"The economic interests of the rich are being put before poor people and the environment," said WWF's Claude Martin.

Brazil, Norway, Mexico, the Philippines and green groups want the summit to ensure modern renewable technologies such as wind and solar power make up 10 percent of world energy by 2010.

The EU aims for a target of 15 percent -- but its plan is less green than it seems as it would include big environmentally damaging hydro dams and the burning of firewood and dung.

The United States is adamant about opposing targets, which it says are too often ignored or abused by other countries.

"It wouldn't be appropriate to have a target for all countries," said U.S. negotiator Jonathan Margolis.


Eight rights groups said they had pulled out of an informal consultation role on trade and globalisation with government delegates because the text on those areas was so watered down.

"What we fear is that the WTO (World Trade Organization ( news - web sites)) agenda seems to be overriding...the objectives of sustainable development," said Meena Raman of Third World Network.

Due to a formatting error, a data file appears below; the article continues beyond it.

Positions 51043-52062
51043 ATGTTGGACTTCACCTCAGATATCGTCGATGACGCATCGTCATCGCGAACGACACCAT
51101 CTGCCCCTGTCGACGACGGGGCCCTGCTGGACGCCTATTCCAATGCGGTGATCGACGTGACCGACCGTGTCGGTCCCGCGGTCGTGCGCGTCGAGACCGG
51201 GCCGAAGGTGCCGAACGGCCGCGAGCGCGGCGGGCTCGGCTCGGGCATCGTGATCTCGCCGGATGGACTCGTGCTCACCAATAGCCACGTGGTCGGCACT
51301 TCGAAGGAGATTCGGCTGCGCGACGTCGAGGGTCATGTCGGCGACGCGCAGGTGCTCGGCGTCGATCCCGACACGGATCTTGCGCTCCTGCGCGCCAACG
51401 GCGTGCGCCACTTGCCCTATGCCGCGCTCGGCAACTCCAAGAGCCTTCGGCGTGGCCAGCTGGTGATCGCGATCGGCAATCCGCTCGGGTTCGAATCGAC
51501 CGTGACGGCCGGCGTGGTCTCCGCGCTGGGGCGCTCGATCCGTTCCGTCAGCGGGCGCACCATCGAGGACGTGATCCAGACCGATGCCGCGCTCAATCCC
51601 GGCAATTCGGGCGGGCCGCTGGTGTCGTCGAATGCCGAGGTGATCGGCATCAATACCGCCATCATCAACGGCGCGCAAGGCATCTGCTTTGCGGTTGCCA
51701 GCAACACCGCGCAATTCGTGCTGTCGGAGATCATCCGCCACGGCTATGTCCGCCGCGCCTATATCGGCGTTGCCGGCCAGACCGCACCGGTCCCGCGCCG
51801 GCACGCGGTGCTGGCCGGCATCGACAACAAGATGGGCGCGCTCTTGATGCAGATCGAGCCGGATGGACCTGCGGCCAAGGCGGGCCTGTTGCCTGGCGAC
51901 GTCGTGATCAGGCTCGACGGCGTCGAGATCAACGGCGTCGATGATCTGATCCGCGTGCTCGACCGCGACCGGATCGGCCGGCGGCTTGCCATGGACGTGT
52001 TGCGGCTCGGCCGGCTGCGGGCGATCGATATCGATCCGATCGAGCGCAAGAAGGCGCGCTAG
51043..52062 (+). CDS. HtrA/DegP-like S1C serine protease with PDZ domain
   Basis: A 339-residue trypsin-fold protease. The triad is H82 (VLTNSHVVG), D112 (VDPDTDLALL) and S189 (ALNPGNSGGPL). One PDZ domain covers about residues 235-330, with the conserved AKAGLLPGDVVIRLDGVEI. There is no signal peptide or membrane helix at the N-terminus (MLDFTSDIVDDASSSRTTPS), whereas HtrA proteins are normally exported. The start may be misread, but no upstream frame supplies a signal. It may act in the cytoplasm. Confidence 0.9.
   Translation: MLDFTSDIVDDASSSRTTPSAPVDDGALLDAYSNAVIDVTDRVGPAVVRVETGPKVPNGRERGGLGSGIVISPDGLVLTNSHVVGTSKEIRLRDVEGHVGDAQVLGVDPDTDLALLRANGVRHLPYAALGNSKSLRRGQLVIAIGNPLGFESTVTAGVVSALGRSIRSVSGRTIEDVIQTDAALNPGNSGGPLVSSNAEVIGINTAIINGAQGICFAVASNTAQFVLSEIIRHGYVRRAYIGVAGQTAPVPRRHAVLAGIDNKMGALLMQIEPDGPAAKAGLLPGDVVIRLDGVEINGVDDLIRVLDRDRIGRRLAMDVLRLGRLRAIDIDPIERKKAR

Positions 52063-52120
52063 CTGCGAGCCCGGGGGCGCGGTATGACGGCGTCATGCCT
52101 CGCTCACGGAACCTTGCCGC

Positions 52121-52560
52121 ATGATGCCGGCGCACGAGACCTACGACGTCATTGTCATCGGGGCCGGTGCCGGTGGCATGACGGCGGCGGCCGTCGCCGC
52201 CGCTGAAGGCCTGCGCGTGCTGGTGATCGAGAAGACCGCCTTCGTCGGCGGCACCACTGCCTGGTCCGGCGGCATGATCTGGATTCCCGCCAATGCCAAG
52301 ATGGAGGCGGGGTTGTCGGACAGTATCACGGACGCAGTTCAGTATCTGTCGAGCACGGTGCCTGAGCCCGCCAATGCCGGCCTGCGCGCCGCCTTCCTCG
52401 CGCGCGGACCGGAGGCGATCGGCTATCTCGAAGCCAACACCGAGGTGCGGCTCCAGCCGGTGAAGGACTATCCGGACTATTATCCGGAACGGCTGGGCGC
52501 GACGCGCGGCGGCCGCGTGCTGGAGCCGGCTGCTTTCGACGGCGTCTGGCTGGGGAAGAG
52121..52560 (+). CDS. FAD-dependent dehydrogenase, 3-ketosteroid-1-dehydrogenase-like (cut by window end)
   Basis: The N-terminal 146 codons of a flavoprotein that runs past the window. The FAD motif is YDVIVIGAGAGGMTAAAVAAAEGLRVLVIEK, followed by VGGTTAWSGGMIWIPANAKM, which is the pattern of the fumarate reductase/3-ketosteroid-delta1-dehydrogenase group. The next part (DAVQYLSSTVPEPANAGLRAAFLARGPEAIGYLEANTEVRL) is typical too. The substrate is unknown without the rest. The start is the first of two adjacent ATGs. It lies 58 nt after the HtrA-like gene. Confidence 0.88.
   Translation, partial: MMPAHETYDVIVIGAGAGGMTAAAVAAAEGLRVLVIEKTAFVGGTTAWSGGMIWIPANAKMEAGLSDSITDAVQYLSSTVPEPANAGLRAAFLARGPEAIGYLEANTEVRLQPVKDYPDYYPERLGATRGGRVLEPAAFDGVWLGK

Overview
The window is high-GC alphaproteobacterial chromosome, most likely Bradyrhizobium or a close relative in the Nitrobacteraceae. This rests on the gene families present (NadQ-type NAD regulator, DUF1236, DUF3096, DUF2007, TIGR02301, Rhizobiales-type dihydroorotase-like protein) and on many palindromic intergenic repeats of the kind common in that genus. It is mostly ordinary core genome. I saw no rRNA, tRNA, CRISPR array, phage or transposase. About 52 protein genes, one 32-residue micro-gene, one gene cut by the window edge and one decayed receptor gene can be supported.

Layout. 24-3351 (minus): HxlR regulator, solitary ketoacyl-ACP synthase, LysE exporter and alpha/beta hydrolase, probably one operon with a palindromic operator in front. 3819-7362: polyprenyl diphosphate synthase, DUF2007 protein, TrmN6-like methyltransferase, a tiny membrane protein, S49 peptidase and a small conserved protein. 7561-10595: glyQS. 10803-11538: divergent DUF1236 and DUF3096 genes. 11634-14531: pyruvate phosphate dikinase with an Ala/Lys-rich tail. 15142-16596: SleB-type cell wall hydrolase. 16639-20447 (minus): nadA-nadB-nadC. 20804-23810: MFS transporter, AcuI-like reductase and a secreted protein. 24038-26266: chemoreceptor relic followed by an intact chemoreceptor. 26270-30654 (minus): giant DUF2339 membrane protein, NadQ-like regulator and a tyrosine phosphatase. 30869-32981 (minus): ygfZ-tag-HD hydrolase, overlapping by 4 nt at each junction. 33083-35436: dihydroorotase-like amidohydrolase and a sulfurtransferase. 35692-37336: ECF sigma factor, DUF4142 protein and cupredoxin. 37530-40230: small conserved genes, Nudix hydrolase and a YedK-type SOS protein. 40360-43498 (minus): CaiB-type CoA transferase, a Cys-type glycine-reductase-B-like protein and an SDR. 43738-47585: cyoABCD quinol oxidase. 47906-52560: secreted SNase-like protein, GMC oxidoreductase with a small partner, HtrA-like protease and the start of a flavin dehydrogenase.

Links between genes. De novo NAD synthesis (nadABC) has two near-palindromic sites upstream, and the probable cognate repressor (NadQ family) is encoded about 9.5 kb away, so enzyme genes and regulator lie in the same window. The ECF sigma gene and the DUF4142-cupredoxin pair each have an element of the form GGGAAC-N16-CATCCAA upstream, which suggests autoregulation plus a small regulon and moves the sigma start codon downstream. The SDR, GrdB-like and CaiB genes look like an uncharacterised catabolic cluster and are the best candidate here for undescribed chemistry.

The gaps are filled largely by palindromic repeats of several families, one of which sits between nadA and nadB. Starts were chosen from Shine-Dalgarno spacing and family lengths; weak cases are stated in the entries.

About 100 world leaders are due to sign up to a broad but non-binding plan calling for actions ranging from cleaning up water supplies to saving trees and fighting AIDS ( news - web sites).

Vigorous personal criticism has been reserved for the most notable absentee, President Bush ( news - web sites) who has become a bogeyman for masses of green lobbyists incensed by American reluctance to increase aid or let in more of their exports.

In a bold stroke of green campaigning, the Rainforest Action Network published a full page announcement in the International Herald Tribune showing the photographs of Bush, World Bank ( news - web sites) chief James Wolfensohn and bank chairman Sandy Weill of Citigroup.

The group said all three men headed institutions that funded major fossil fuel-powered energy projects and as such bore key responsibility for global warming. Both Cititgroup and the World Bank say they are committed to protecting the environment.

Document last updated on Wednesday 01 August 2018